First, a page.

- who said he himself was once put under Paraclete care for having sex
with a woman - is now dead. [See excerpts from the Diamond deposition
on the Holley
allegations and Diamond's
time with the Paracletes.]
• In El Paso, where Father Holley went next, Bishop Sidney M.
Metzger removed him from his first parish job because of more molestation
allegations. He put him at another church in the city that was described
by the first pastor, the Rev. A. Dixon Hartford, as needing help. "Bishop,
I know what I'm proposing is very risky . . .," wrote Monsignor
Hartford, now pastor at another church. He could not be reached for
comment Friday; Bishop Metzger has since died. [See a PDF
of Hartford's letter.]
• After being forced out of El Paso, Father Holley went to the
Diocese of San Angelo in 1977. Court records say he worked at churches
in McCamey and Garden City. Repeated recurrences of "his past problems"
led to Father Holley's expulsion by Bishop Fiorenza in 1984, church
correspondence shows. [See a PDF
of Fiorenza's letter.]
• Father Holley ended up working later in the 1980s for short
periods at an Amarillo church and as a chaplain at hospitals in Albuquerque
and Denver, where church records indicate he last worked in 1988.
The records do not specify why Father Holley left those posts, although
Amarillo Bishop Leroy T. Matthiesen once told The Boston Globe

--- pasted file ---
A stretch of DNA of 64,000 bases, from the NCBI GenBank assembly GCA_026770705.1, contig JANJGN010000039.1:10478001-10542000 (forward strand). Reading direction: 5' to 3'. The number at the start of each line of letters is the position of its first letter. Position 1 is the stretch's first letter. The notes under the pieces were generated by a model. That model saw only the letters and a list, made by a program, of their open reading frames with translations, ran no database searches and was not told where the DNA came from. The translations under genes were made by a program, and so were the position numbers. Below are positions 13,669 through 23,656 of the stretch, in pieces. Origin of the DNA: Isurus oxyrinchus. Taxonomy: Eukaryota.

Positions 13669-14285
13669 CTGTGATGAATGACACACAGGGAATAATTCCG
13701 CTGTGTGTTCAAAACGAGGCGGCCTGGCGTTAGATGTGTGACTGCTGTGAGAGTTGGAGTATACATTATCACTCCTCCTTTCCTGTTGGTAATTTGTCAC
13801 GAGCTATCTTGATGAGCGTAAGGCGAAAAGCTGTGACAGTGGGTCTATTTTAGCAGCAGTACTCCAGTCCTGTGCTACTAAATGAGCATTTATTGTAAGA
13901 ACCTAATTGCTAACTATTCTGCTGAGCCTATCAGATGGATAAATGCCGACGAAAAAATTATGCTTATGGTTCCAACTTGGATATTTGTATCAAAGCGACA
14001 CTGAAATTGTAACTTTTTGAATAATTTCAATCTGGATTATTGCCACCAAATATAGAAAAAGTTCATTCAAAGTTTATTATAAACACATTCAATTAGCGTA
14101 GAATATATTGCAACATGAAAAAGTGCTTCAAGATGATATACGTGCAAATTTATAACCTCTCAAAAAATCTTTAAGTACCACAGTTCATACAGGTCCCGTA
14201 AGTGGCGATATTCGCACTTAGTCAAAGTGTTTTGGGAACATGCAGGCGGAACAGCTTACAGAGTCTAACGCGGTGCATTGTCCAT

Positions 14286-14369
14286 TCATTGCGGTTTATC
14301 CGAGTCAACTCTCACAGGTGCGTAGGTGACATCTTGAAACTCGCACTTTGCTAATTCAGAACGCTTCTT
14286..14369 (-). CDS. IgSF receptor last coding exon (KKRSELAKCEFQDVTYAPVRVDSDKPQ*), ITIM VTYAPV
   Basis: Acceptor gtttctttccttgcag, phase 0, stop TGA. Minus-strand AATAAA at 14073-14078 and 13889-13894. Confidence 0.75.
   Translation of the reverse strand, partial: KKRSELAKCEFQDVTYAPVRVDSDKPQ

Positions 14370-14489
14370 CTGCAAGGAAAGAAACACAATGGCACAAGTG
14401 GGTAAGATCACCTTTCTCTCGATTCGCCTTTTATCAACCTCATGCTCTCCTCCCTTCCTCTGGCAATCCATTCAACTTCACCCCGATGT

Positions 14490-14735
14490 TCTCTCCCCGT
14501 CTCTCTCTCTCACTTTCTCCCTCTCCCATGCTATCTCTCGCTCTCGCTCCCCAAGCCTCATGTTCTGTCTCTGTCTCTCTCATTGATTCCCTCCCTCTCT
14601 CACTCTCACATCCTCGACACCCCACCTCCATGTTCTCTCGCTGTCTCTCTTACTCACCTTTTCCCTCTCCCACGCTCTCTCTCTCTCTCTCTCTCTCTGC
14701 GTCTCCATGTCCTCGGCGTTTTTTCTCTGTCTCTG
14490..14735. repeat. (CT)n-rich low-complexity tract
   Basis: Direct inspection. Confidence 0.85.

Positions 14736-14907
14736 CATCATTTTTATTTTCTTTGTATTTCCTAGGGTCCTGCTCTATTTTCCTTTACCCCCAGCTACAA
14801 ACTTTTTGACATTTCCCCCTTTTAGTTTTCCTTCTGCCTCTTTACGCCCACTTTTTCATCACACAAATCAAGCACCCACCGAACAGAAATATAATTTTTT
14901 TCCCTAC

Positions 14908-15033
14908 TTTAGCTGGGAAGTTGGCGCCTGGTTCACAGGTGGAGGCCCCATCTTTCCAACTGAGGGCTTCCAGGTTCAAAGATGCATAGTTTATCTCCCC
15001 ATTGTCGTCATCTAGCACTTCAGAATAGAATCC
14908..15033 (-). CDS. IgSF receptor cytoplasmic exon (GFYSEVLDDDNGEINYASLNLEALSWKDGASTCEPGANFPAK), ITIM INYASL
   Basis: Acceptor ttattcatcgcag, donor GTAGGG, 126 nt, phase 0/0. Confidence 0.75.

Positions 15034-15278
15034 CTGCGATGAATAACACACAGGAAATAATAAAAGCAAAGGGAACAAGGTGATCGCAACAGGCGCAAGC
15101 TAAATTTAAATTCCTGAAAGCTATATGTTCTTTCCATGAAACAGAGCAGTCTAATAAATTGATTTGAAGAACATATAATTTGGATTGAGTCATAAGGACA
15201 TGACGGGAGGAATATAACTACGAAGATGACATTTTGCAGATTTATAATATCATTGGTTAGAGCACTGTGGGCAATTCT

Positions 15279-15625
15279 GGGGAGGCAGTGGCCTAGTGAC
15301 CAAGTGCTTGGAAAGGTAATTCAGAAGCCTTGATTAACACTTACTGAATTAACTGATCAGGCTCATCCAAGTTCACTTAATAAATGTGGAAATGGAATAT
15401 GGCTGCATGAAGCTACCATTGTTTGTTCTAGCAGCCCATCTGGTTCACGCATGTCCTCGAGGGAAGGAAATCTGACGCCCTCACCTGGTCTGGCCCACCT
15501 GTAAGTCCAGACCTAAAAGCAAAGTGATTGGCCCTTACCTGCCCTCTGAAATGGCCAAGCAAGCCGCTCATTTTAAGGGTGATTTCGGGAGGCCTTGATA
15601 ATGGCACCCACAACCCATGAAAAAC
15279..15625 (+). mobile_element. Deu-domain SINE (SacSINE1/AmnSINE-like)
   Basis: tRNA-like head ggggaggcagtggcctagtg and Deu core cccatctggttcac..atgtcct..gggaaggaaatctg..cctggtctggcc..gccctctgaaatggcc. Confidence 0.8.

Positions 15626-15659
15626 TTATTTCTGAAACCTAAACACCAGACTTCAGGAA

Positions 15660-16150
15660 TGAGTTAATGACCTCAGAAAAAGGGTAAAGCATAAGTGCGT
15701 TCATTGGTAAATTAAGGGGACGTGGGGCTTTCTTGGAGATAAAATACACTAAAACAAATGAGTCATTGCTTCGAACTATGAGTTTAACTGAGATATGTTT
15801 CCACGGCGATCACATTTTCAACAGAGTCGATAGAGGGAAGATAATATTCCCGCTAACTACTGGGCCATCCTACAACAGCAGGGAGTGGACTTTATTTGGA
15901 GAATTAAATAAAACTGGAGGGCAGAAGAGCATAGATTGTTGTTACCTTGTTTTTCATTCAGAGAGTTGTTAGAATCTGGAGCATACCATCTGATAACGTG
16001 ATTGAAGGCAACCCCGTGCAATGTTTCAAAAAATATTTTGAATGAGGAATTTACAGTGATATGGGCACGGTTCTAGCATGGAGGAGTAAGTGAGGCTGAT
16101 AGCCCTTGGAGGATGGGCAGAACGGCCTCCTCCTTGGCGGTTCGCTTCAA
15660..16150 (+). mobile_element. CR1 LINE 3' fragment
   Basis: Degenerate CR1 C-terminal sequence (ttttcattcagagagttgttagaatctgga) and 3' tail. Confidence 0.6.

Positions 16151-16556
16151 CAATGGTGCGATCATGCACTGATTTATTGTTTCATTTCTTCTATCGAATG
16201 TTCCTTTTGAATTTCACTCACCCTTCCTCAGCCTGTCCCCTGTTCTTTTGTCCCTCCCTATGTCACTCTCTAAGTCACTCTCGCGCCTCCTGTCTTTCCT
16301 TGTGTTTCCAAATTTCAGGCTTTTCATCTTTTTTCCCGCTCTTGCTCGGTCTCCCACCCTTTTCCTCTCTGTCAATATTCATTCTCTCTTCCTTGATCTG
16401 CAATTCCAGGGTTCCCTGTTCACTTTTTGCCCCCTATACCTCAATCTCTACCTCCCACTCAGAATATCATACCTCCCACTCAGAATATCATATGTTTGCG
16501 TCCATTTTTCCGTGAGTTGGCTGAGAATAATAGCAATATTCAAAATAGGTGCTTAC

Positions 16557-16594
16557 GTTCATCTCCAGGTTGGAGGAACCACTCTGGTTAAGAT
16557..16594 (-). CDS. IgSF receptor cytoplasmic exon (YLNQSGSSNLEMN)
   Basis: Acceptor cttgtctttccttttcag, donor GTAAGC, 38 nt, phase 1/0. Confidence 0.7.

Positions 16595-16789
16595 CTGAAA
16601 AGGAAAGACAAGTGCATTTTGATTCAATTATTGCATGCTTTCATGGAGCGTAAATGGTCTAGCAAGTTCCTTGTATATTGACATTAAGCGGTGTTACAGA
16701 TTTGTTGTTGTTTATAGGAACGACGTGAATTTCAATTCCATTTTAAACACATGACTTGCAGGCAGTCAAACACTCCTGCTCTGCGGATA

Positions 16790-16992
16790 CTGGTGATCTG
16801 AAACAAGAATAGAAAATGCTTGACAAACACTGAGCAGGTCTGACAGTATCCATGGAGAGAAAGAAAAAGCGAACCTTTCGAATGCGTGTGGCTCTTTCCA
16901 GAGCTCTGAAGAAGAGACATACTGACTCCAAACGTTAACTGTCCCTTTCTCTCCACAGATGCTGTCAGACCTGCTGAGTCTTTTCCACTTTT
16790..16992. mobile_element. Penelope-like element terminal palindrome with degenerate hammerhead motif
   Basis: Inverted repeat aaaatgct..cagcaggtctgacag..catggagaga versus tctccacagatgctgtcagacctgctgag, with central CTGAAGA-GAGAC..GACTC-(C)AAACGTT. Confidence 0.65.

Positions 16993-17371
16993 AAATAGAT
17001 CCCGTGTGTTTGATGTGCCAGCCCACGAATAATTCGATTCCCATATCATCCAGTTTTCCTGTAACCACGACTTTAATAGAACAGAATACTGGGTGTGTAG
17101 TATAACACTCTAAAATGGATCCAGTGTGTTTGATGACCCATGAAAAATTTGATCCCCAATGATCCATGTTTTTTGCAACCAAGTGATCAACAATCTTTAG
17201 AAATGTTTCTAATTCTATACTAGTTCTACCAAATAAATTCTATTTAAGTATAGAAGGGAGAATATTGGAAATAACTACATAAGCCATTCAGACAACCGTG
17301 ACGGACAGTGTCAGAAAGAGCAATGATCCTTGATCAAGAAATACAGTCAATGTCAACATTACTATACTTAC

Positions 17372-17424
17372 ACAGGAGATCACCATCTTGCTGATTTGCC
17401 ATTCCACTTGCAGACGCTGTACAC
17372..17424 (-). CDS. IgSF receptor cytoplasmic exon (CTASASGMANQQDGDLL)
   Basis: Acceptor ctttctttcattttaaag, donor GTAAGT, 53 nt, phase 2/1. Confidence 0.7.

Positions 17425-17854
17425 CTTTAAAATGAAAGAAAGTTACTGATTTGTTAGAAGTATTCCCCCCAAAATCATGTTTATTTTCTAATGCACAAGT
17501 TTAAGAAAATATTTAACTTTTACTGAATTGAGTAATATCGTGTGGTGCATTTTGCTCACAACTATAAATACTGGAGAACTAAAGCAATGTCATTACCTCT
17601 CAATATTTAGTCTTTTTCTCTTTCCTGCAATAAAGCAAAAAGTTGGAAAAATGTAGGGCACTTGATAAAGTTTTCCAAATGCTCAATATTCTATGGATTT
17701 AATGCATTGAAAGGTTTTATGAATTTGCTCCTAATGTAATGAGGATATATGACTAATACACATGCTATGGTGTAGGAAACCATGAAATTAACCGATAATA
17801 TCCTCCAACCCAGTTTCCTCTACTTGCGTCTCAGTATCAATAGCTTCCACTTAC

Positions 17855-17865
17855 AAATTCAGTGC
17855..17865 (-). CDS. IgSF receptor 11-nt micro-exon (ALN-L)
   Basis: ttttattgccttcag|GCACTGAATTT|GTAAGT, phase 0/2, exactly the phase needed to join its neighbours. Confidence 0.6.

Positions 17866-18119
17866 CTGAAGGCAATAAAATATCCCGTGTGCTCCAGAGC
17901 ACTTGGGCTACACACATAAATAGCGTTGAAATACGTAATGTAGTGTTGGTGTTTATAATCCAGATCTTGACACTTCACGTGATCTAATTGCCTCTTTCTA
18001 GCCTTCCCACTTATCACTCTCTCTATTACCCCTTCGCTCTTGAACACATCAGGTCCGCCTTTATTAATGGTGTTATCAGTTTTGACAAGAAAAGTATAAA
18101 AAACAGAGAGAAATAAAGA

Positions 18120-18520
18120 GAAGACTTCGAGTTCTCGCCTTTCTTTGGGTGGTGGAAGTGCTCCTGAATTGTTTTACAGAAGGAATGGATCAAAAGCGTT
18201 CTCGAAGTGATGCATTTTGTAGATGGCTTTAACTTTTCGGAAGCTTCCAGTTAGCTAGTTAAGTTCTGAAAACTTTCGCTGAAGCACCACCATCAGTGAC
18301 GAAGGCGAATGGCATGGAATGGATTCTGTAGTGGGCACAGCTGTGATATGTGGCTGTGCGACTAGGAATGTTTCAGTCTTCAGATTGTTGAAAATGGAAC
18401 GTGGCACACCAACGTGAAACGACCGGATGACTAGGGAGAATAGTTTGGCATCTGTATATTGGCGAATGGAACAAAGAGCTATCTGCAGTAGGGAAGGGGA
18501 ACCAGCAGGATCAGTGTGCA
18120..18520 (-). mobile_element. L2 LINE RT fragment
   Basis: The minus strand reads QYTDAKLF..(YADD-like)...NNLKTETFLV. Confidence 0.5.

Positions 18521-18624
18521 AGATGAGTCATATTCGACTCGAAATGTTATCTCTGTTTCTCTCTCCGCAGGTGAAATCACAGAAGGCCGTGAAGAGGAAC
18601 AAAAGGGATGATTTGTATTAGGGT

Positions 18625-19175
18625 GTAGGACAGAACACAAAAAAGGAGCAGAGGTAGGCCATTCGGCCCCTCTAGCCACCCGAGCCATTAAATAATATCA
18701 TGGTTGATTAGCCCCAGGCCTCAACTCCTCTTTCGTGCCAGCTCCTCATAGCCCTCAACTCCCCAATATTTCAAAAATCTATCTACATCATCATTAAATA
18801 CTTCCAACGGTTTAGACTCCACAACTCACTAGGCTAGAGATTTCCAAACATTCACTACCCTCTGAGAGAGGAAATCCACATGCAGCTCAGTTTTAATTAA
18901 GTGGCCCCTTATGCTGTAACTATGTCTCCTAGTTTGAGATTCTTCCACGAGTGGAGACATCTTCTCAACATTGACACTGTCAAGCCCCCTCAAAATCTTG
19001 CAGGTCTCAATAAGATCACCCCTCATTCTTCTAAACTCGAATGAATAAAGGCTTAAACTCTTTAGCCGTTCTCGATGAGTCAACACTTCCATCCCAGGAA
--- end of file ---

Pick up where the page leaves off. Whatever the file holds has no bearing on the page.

that Father Holley had been accused of making sexual advances toward
another priest's nephew in 1985. The bishop said he ordered Father Holley
into counseling. [See the Globe
Bishop Matthiesen could not be reached for comment Friday. An Amarillo
diocese spokesman said he could find no record that Father Holley had
The Archdiocese of Santa Fe, of which Albuquerque is a part, likewise
said it could find no records on Father Holley and wouldn't comment.
Denver archdiocesan officials said they granted Father Holley the right
to work at a Catholic hospital after the Worcester diocese assured them
that he was a priest in good standing. Mr. Delisle, the Worcester spokesman,
said he didn't have access to the priest's personnel file and couldn't
In the early 1990s, Father Holley and some who supervised him were sued
in New Mexico and Massachusetts. More than a dozen Alamogordo victims
later received undisclosed amounts from the Diocese of Worcester, as well
as the Diocese of El Paso, of which Alamogordo once was a part; the Servants
of the Paraclete; and a clinic to which the order sent Father Holley.
Separately, four Massachusetts men received settlements from the Diocese
of Worcester, according to published accounts. One man has said he got
$12,500; the other amounts weren't disclosed.
The Alamogordo suit led to criminal charges of sexual assault and sodomy,
to which Father Holley pleaded guilty. Before being sentenced, he told
the judge that he empathized with the young men who had testified against
"When they shared their pain, their embarrassment, their anguish,
their suffering, I was able to identify with them," The Associated
Press quoted the priest as saying.
One of the victims, Robert Curtis, said Thursday he never felt that Father
Holley had taken responsibility for his actions. But the greater crime,
he said, was committed by the bishops who "shuffled him around to
unsuspecting little towns."
"Those people deserve to be in jail, too, as far as I'm concerned,"
said Mr. Curtis, who was an 11-year-old paperboy when Father Holley first
approached him in the early 1970s. "They were consenting to what
he did. They put every one of those kids in harm's way, including me."